The increase in business fuelled Orlof's ego. He honestly believed it was his cooking they were coming in for. If he hadn't been a big enough arsehole already, his newly inflated ego made him twice as obnoxious.
Cassie suspected it was something else. It crossed her mind that there may be a new drug on the streets that was being pedalled at the nightclub. It didn't seem natural that so many people coming from that nightclub all appeared so high, almost euphoric and at the same time physically… drained. They were ravenously hungry and had all the signs of dehydration.
…And then came that voice again, interrupting her thoughts of intrigue and conspiracies. "Order up, table two."
Cassie sighed and hustled back to the kitchen to collect the correct order - hopefully, this time, she didn't want to tell the customer that the chef got his order wrong, again - although it wouldn't be the first time. Secretly she hoped the customer would get tired of waiting and go somewhere else that served real food.
Cassie had one eye on the clock and the other on the homeless woman outside. Five minutes to go until her break. Just enough time to deliver the focaccia to table two and take an order from the newcomers.
Orlof glared at Cassie with disdain as she collected the plate and examined it carefully to make sure the focaccia had all the correct ingredients. She knew it would rile him further, but she couldn't help herself. Maybe it was PMS.
The temptation to antagonise him just got the better of her.
She barely contained the smirk on her face as she pushed open the kitchen door back into the dining area.
After handing Orlof the docket for his next order, Cassie put on her jacket and picked up the roll.
"I'm taking my break," she announced. "Try not to miss me" the sarcasm dripped from her tongue contemptuously.
Orlof looked up from his grill. "You be back in ten minutes. I'm watching you." He said in an insidious tone, shaking his spatula at her. The last part trailed off under his breath as he noticed her carrying the contraband out the door. A menacing smile crept across his face as he realised he just spied the way to recoup the cost of his earlier stuff-up.
Tegan, the only other waitress rostered on, and yet another student, caught Cassie by the elbow as she passed her on the way towards the door. "Ooh, you're really pushing your luck tonight," she whispered anxiously.
Orlof only hired the young, inexperienced and broke Uni students, as they were easy to manipulate and coerce, working long hours for minimal pay and of course, no paid over-time.
"I don't care. I've had enough of the way he treats people. I'm not going to just roll-over and take it anymore." She replied, glancing quickly at the contents of her hand, no longer containing her smirk, she closed the door behind her.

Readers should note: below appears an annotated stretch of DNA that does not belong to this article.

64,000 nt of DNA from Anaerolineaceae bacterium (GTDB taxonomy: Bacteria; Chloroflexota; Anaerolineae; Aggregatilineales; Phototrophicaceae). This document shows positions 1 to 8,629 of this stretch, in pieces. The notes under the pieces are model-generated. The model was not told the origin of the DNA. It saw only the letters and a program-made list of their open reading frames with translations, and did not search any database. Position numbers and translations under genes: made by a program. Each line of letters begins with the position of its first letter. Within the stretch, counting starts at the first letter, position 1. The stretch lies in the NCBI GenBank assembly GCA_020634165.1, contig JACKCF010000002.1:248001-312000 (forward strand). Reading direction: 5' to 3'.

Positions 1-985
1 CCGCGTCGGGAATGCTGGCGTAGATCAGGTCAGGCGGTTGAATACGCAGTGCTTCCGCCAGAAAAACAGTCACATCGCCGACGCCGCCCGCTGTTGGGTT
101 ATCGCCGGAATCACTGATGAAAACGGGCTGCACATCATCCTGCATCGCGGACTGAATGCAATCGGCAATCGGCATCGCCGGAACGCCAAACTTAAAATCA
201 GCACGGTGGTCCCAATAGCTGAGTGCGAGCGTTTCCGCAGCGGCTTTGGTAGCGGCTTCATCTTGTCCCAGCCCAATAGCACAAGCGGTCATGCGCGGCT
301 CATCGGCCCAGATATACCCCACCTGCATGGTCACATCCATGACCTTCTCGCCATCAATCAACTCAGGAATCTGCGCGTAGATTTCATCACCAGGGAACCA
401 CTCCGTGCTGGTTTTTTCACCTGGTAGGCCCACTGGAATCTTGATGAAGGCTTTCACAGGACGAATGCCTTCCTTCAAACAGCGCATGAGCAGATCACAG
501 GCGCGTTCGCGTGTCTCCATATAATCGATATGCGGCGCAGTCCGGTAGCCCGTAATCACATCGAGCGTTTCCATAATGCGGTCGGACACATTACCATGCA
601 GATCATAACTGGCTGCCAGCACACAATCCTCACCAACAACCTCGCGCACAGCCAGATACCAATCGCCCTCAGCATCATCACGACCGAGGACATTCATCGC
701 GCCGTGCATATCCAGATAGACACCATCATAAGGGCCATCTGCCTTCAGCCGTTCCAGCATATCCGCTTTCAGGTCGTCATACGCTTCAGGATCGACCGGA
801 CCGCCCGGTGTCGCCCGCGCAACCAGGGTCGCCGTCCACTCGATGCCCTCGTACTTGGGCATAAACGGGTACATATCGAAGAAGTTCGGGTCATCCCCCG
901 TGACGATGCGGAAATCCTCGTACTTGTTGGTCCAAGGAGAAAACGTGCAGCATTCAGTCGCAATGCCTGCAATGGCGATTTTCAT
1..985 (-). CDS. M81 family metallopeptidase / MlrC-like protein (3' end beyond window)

Tegan shook her head and sighed, and went back to clearing her table.
Outside the cool night air whipped at her face and neck sending shivers down her spine. The breeze pulled a slip of hair free from her neatly tied ponytail falling into her eyes and threatening to obscure her view of the path ahead. The drizzle tickled her nose and cheeks as it settled on her warm skin, the accumulating droplets dripping from the end of her nose.
Suddenly she felt nervous. Maybe it was because she was doing something out of character by offering the homeless woman the food, or maybe because she knew she was really pushing her luck with Orlof. But, what the hell, he's an arsehole, a fact that wasn't going to change unless someone has the guts to stand up to him. She was sick of tip-toeing around him, even if he was intimidating.
Maybe antagonising him wasn't the best way to achieve her goal, but it felt so good.
The homeless woman stood down by the corner, leaning up against the wall of the second hand book store. Under the shade of the eaves she was barely noticeable.
Cassie sucked in her breath and wiped away the light film of moisture settling on her face as she forced her first foot forward, determined not to be disparaged by her insecurities.
Each step became easier to take as her resolve in helping this woman became more tangible.
The woman stood very still with her arms crossed and her head tilted downward. Cassie could see by her faint outline, her face was turned, watching her approach.
Too late to turn back now.
Cassie could feel the woman's curiosity regarding her intentions burning into her.
She was usually very good at reading people's personalities and moods. She had no trouble understanding what made other people tick, but no one seemed to really understand her, except her cousin, Alex, who was also her best friend. The two of them had always been outsiders, never quite fitted into the mainstream.